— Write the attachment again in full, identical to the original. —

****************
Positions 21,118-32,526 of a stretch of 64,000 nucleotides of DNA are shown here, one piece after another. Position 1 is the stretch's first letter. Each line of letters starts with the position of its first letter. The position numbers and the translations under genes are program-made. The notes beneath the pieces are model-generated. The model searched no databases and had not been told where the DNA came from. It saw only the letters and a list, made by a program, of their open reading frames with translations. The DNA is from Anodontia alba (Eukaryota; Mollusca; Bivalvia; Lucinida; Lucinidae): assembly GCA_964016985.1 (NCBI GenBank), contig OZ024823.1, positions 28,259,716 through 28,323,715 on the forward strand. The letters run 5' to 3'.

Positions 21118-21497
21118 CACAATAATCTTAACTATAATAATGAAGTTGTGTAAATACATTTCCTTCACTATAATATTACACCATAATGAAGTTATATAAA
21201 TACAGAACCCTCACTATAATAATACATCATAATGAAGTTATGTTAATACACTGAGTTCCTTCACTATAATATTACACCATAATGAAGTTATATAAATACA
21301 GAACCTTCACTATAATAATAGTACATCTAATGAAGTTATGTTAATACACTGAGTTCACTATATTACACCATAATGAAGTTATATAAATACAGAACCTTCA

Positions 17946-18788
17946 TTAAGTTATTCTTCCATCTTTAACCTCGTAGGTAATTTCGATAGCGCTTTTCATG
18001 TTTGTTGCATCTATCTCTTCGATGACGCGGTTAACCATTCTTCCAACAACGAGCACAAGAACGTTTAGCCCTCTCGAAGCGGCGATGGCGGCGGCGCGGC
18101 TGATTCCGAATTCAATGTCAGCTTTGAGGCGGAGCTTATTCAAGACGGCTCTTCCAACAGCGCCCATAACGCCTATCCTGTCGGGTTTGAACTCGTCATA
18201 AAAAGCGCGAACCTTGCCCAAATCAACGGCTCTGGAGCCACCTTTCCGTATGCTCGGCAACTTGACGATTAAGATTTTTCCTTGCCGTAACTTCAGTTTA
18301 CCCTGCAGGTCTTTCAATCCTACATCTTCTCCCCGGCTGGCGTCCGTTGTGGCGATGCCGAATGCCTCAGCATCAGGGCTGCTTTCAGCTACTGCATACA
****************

Positions 21,118-32,526 of a stretch of 64,000 nucleotides of DNA are shown here, one piece after another. Position 1 is the stretch's first letter. Each line of letters starts with the position of its first letter. The position numbers and the translations under genes are program-made. The notes beneath the pieces are model-generated. The model searched no databases and had not been told where the DNA came from. It saw only the letters and a list, made by a program, of their open reading frames with translations. The DNA is from Anodontia alba (Eukaryota; Mollusca; Bivalvia; Lucinida; Lucinidae): assembly GCA_964016985.1 (NCBI GenBank), contig OZ024823.1, positions 28,259,716 through 28,323,715 on the forward strand. The letters run 5' to 3'.

Positions 21118-21497
21118 CACAATAATCTTAACTATAATAATGAAGTTGTGTAAATACATTTCCTTCACTATAATATTACACCATAATGAAGTTATATAAA
21201 TACAGAACCCTCACTATAATAATACATCATAATGAAGTTATGTTAATACACTGAGTTCCTTCACTATAATATTACACCATAATGAAGTTATATAAATACA
21301 GAACCTTCACTATAATAATAGTACATCTAATGAAGTTATGTTAATACACTGAGTTCACTATATTACACCATAATGAAGTTATATAAATACAGAACCTTCA

Positions 17946-18788
17946 TTAAGTTATTCTTCCATCTTTAACCTCGTAGGTAATTTCGATAGCGCTTTTCATG
18001 TTTGTTGCATCTATCTCTTCGATGACGCGGTTAACCATTCTTCCAACAACGAGCACAAGAACGTTTAGCCCTCTCGAAGCGGCGATGGCGGCGGCGCGGC
18101 TGATTCCGAATTCAATGTCAGCTTTGAGGCGGAGCTTATTCAAGACGGCTCTTCCAACAGCGCCCATAACGCCTATCCTGTCGGGTTTGAACTCGTCATA
18201 AAAAGCGCGAACCTTGCCCAAATCAACGGCTCTGGAGCCACCTTTCCGTATGCTCGGCAACTTGACGATTAAGATTTTTCCTTGCCGTAACTTCAGTTTA
18301 CCCTGCAGGTCTTTCAATCCTACATCTTCTCCCCGGCTGGCGTCCGTTGTGGCGATGCCGAATGCCTCAGCATCAGGGCTGCTTTCAGCTACTGCATACA